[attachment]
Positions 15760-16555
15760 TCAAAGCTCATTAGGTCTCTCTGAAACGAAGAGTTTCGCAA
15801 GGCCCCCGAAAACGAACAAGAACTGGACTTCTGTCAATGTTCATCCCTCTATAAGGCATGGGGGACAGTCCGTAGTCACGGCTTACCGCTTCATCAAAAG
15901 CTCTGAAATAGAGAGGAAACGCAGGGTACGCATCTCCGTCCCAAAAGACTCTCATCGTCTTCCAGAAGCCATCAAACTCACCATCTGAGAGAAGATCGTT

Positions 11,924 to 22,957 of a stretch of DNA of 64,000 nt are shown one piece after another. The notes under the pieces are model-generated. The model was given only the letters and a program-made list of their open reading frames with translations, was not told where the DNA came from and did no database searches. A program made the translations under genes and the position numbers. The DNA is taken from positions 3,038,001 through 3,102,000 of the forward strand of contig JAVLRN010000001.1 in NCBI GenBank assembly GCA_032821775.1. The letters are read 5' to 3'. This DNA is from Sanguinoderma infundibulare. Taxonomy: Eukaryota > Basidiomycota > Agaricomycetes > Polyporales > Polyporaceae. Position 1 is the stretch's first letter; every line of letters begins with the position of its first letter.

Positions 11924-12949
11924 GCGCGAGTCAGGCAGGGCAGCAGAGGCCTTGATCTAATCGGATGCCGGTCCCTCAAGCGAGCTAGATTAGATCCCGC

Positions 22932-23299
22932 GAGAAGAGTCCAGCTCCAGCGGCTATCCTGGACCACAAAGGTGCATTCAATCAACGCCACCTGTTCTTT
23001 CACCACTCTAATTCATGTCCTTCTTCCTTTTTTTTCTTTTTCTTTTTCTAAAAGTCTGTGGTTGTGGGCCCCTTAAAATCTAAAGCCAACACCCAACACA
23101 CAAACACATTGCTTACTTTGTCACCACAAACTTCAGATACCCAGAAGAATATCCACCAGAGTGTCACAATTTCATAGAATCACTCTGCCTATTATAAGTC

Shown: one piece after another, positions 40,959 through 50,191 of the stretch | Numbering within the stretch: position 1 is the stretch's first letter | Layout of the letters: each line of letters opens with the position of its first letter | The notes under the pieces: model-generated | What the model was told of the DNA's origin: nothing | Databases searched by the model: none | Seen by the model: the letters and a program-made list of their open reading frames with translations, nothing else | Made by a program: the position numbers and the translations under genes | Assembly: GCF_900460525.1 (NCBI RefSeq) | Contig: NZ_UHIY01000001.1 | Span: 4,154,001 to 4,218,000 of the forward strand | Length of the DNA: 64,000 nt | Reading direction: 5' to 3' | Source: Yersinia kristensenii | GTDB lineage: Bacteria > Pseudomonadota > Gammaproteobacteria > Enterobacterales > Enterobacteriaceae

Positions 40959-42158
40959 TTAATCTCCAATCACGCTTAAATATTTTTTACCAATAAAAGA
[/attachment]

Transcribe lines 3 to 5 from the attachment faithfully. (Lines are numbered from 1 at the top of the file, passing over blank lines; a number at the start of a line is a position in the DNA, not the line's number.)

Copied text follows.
15801 GGCCCCCGAAAACGAACAAGAACTGGACTTCTGTCAATGTTCATCCCTCTATAAGGCATGGGGGACAGTCCGTAGTCACGGCTTACCGCTTCATCAAAAG
15901 CTCTGAAATAGAGAGGAAACGCAGGGTACGCATCTCCGTCCCAAAAGACTCTCATCGTCTTCCAGAAGCCATCAAACTCACCATCTGAGAGAAGATCGTT

Positions 11,924 to 22,957 of a stretch of DNA of 64,000 nt are shown one piece after another. The notes under the pieces are model-generated. The model was given only the letters and a program-made list of their open reading frames with translations, was not told where the DNA came from and did no database searches. A program made the translations under genes and the position numbers. The DNA is taken from positions 3,038,001 through 3,102,000 of the forward strand of contig JAVLRN010000001.1 in NCBI GenBank assembly GCA_032821775.1. The letters are read 5' to 3'. This DNA is from Sanguinoderma infundibulare. Taxonomy: Eukaryota > Basidiomycota > Agaricomycetes > Polyporales > Polyporaceae. Position 1 is the stretch's first letter; every line of letters begins with the position of its first letter.